When I have a meltdown like I did yesterday, I’ve learned to take a step back and ask myself what else is going on in my life. You see, I always have a strong urge to diet when things upset me. The reason is, that when I’m starved and exhausted, I can’t process any other kind of pain. It’s a game of pick your poison, and I always pick the one that is familiar and controllable — the pain of restricting and beating myself up.
It all started with the movie Saving Mr Banks I watched on Sunday night. I reacted to it differently than other people might. The section where Walt Disney talks to the author of Mary Poppins, PL Travers about letting go of the past, had me sobbing.
“George Banks [based on the author’s father who died at an early age] and all he stands for will be saved. Maybe not in life, but in imagination. Because that’s what we storytellers do. We restore order with imagination. We instill hope again and again and again.”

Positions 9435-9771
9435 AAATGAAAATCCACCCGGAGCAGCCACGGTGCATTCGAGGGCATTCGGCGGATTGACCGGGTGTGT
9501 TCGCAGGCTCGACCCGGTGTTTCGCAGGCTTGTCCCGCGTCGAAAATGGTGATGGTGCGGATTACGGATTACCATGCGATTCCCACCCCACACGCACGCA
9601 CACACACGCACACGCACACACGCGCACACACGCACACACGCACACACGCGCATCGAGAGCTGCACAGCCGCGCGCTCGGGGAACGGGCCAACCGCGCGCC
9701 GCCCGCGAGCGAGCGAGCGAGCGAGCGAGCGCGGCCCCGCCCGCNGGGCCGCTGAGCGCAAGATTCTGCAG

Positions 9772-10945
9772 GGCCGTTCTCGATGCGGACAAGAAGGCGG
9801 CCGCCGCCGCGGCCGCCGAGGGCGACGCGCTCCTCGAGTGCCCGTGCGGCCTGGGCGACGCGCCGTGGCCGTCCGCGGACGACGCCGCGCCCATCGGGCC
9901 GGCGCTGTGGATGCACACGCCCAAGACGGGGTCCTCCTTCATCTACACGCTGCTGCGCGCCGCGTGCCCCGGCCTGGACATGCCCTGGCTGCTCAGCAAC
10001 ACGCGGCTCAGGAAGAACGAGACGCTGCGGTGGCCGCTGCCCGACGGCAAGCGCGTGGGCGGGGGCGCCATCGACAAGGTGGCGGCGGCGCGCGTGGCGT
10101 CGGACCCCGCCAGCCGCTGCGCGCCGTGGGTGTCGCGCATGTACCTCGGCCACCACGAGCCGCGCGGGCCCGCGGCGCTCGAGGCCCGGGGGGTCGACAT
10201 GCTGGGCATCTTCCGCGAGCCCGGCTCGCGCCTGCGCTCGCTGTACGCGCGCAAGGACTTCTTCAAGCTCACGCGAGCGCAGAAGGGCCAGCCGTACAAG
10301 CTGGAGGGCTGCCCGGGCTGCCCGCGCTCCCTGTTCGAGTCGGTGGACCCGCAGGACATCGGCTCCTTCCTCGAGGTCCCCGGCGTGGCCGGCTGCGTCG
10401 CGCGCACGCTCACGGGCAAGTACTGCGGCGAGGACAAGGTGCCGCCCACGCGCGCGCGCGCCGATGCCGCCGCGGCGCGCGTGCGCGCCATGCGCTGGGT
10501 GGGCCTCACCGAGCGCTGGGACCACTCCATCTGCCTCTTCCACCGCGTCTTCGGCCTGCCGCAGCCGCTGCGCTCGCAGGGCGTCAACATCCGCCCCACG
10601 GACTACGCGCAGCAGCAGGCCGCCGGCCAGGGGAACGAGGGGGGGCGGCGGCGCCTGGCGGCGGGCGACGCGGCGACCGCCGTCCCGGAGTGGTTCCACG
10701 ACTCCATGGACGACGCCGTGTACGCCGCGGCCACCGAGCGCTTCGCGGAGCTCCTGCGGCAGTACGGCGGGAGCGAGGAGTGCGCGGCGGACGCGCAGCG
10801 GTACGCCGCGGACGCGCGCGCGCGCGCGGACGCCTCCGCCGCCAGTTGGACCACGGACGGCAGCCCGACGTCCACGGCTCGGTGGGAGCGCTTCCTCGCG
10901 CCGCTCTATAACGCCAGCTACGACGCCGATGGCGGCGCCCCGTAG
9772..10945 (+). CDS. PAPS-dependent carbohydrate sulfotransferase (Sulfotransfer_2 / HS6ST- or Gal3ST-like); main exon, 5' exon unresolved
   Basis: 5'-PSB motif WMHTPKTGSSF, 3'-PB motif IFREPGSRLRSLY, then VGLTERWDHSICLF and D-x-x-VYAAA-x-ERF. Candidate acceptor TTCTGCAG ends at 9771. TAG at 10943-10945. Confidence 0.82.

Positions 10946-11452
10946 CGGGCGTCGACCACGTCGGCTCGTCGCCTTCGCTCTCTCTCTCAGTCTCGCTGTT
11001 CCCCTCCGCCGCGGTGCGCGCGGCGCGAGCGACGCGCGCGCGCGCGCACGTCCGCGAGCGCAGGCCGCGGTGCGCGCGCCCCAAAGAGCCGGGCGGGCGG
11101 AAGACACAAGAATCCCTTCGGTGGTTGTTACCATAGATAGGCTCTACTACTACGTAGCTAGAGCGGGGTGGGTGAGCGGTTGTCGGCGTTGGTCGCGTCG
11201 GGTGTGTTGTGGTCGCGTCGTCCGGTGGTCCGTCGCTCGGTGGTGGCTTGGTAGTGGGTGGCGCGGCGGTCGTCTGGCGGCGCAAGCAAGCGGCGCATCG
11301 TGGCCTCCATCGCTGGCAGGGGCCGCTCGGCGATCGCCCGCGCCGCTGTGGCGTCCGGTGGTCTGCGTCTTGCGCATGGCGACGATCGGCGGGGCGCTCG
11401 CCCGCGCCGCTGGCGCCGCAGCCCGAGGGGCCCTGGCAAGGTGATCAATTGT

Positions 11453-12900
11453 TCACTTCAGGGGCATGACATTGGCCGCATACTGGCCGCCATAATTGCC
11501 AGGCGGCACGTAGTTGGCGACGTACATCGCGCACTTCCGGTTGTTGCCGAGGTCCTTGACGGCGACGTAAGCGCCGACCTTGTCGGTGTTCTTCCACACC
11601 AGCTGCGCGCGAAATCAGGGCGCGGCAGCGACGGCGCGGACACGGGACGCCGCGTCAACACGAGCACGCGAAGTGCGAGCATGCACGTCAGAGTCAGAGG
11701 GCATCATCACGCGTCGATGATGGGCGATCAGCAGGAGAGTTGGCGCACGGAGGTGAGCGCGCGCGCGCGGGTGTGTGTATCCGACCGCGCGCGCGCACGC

I’m up to writing the part in Sophie’s story where I have to make a decision about what happens to her husband Michael. Will he be killed accidentally, will he kill himself, or will he run away to Paraguay with Elsa the blond hairdresser? How can I restore order with my imagination? Or should I even try…
And then the next morning I woke up to the news of Philip Seymour Hoffman’s death. Another man, in his 40s, who accidentally killed himself. The loss of a stranger shouldn’t bother me as much as it should, but these days, my heart is soft and easily bruised. Too many men die who might have been saved. Such news makes it difficult to breathe.
When the angel of Death brushes past me with her black wings, my instinct is to run. And where I run to is the safety of taking control of the only thing I can — my body.
But I know it’s pointless. I can’t control my body even more than I can control the path of the wind. In the end, hunger will drive me to bingeing, and over-exercising will destroy my joints, my digestion and my libido.
So instead of running, I stand and let the dark feathers touch my wet cheeks. I sit with the sadness of wasted lives, of brutal reality that can’t be made prettier by dancing penguins and magic umbrellas.
I cry because life is raw and random.
And I let it all go.